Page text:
CM: Honestly I don't and it's not because I don't want to it's the fact that for me, I'm on the road from one spot to the other so often that, I'm not going to be able to have any kind of standard routine. But I would say, as a general rule, you want to make sure that you're doing, the biggest most important thing that you could ever do is get good sleep the night before the tournament. I was just a RIU Reno and I was talking to a guy at the end of day 1, we were ready to start day 2 we both had heaps of  chips going into day 2, it was about 9:30 at night and I was ready to go to bed and he was headed to the bar to go drinking. You know, especially the younger guys, poker's a great game in the fact that you don't have to follow what you should do, I mean poker is supposed to be a fun game, there's supposed to be something enjoyable and you've just got to look at your opportunity cost. Like I told them, you can always go out drinking tomorrow night after you've won the tournament. So the most important routine is to get a good night's sleep.

The other thing that I always try to do, now obviously I don't do this as often as I like, is I try to get up a couple hours before the tournament and go to the gym, do some exercise and get my blood flowing, and then do some meditating beforehand, and then finally about 30 minutes before the tournament starts, I usually eat a meal, give myself about 30 minutes so it can sort of settle in and digest. Then I usually won't eat except for small snacks throughout the day because when you get towards the end of the day, you don't want to be sluggish. That's when you really need to be you sharpest. That's when the decisions really start to add up. In the early part of the day, if you eat a big meal you're going to come in a little bit sluggish but it's going to be ok because again you're not going to be making the tougher decisions early on in a tournament generally.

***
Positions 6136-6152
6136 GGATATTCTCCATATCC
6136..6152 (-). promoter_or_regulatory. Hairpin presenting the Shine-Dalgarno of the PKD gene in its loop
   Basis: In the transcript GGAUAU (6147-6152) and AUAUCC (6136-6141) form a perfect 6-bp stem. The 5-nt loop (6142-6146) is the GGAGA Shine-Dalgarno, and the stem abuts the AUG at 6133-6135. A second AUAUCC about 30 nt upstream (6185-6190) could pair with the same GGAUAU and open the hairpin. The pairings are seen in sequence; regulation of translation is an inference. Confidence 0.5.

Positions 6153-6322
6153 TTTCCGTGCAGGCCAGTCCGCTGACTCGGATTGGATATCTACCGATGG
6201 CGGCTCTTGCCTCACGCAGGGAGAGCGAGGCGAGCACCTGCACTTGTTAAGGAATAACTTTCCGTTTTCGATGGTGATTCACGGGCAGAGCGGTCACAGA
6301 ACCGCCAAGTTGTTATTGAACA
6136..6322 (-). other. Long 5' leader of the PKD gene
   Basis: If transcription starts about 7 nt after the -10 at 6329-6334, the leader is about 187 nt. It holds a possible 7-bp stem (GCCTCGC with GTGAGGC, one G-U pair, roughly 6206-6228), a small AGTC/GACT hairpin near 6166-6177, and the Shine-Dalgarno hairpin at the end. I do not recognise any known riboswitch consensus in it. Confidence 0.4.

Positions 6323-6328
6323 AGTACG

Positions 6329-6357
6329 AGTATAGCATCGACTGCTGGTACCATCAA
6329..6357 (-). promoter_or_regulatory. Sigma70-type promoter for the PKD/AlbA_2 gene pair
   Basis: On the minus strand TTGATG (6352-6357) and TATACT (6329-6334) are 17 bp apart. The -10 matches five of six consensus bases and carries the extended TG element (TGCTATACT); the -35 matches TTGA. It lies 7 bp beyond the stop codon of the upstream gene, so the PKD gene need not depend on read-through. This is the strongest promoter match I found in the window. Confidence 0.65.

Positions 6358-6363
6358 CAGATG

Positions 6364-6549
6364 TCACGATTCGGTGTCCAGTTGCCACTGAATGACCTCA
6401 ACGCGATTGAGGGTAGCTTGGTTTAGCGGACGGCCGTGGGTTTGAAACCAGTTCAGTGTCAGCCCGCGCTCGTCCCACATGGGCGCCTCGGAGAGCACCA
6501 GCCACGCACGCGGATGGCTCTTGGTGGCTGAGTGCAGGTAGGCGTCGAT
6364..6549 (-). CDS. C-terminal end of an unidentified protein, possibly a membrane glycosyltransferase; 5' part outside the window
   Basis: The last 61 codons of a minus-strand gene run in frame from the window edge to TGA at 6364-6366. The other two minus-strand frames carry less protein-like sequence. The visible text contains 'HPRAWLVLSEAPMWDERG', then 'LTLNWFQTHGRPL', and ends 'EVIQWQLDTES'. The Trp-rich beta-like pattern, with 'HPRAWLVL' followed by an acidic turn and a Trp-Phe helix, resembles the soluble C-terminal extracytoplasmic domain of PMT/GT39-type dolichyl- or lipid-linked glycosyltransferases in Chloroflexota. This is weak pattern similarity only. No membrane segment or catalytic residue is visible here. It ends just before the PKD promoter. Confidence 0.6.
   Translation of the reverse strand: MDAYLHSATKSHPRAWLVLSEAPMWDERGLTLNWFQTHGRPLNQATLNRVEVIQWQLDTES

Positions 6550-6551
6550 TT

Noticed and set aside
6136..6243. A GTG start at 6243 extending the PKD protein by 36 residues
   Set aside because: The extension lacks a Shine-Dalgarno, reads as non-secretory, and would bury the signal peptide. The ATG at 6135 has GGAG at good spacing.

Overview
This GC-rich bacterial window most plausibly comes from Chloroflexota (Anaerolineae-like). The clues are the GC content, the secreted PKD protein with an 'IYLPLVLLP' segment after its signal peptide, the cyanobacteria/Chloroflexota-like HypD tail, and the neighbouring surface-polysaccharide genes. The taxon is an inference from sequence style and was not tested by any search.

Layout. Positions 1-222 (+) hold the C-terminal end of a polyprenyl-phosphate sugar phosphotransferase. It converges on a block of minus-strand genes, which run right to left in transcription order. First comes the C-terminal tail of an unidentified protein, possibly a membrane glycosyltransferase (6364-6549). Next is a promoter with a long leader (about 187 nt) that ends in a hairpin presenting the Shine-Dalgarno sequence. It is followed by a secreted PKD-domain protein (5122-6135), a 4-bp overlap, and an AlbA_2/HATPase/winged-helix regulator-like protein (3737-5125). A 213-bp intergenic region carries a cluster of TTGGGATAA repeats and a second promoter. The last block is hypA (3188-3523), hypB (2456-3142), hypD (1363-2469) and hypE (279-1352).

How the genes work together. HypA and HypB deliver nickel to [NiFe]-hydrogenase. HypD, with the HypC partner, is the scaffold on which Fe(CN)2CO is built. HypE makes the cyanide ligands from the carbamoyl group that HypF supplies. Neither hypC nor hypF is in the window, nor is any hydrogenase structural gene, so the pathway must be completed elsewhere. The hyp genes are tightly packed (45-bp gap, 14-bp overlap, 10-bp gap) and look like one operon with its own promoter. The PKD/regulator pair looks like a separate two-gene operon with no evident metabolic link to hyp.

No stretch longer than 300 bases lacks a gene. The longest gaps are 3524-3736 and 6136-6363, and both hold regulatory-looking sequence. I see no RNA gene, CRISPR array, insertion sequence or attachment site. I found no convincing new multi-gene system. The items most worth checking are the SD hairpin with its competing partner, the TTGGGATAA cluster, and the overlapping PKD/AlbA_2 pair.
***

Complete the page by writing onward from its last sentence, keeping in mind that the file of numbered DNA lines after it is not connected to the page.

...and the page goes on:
Online's a little bit different. The fact that, if you're playing online, obviously there are going to be a lot of tournaments throughout the day, Sunday for example. You usually start with the Sunday Warm-up, and then you roll into the Sunday Million and then you have the Sunday 500 and, you know, basically you have tournaments going all day. So one of the things I would recommend is to find the tournaments you want to play, and set a time schedule where you cut them off after a certain point. And once you're running super deep in something you don't want to be playing for 24 hours. Knowing what the schedule is, what your targets are, how much you're going to spend first of all, I mean bankroll management is obviously very key to when you're determining, especially online when there are so many opportunities, but the biggest thing is not wearing yourself out, you don't want to be, you know, dragging as your starting your last tournament of the day.

RJ: Presumable opponents play differently against you because of your name than they would do against a random Joe blogs player so, if for example you're 3 betting a lot, what is the standard response players have to you?